If these were two waves on a rope moving in opposite directions then the waves reappear after passing each other. You only get zero amplitude when the two original pulses are exactly coincident, which only occurs for an instant in time.
     
  4. Nov 15, 2016 #3
    Yes sorry, I have conflicted between the names. English is not my primary :C
    I think the question asks about the ratio between the created wave and the first wave
    not between total energies.
    And why do you consider 36 to be the total energy after the overlap instead of 90 which conserves energy
    It was just a question to initiate the conversation, I have already looked for it a week ago and came up with an answer. An answer which is right after the question.

    "It has changed its form to become kinetic energy just as in a spring. So the total kinetic energy is 2E"
     
    Last edited: Nov 15, 2016
  5. Nov 16, 2016 #4

    CWatters

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    I should have said "during" rather than "after".
     
  6. Nov 16, 2016 #5
    And during? Shouldn't it be the same? It is like momentarily change in energy..
     
  7. Nov 17, 2016 #6

    CWatters

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    I guess I'm not explaining very well.

    Oscillation/waves involve energy being transformed back and forth between two states, for example a pendulum transforms KE to PE and back again. At all times the total energy is constant. It's not clear what these two states are in your original problem. If we assume these are waves on a rope then the two states are KE (the rope is moving) and PE (tension in the rope).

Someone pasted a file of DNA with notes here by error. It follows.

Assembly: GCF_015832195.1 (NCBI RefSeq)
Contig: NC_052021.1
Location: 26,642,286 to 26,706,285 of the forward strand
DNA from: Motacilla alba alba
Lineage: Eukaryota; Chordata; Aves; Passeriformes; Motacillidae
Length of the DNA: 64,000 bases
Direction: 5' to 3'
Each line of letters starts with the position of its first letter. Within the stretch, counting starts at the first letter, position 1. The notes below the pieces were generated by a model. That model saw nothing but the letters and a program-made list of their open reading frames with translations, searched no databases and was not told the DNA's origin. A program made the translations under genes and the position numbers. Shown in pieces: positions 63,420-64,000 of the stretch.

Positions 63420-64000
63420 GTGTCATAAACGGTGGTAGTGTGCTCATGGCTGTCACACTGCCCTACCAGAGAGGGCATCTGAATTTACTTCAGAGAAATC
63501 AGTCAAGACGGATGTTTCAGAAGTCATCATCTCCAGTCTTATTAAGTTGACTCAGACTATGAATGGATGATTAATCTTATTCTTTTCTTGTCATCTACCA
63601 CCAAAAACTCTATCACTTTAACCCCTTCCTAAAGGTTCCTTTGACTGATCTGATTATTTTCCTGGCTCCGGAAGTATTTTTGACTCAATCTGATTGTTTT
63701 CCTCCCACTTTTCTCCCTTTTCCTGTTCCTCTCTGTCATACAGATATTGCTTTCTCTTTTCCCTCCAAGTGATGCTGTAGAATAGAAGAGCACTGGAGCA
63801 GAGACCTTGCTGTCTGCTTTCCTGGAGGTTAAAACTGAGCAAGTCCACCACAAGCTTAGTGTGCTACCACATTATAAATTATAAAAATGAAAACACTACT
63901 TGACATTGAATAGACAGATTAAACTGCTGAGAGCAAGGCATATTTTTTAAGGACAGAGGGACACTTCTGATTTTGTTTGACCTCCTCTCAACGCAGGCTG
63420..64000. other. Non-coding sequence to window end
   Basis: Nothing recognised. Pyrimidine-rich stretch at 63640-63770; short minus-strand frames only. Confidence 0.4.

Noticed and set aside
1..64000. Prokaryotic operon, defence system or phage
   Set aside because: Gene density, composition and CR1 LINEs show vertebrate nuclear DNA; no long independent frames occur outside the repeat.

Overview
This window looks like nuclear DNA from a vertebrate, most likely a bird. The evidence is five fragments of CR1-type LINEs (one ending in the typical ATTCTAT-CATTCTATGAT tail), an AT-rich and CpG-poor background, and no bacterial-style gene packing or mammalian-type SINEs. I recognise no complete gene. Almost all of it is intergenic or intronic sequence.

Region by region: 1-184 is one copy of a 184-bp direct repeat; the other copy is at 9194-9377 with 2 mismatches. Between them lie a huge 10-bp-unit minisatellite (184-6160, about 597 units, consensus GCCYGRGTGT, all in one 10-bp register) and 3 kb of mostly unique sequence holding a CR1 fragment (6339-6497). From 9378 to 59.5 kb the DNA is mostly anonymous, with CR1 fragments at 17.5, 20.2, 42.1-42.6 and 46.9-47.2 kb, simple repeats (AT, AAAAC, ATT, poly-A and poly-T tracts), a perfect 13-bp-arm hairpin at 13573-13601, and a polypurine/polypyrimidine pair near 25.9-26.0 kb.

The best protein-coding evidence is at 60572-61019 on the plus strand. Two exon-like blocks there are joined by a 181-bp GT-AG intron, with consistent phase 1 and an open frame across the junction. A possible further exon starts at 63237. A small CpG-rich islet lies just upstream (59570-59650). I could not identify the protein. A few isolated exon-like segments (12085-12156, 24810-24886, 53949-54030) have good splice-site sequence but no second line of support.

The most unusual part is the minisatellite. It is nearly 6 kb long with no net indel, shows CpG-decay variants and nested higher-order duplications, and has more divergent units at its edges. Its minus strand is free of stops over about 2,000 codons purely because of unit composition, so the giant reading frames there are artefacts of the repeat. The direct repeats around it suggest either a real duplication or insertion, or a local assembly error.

"E" isn't defined but we have assumed it is the energy in a 3cm high pulse. By the same definition there is 9E in the 9cm high pulse (because energy is proportional to the amplitude squared).

    So before they coincide the total energy is 10E in the pulses plus unknown energy elsewhere in the rope.

    When the two pulses are coincident the result is a 6cm high pulse due to interference. A 6cm pulse has energy 4E (6cm is twice 3cm but energy is proportional to the amplitude squared). The apparently "missing" 6E is stored as tension in the rope.

    After they pass each other the pulses reappear. I think you understand but here is a drawing (not to scale) anyway..

    Pulses passing each other.png
     
  8. Nov 17, 2016 #7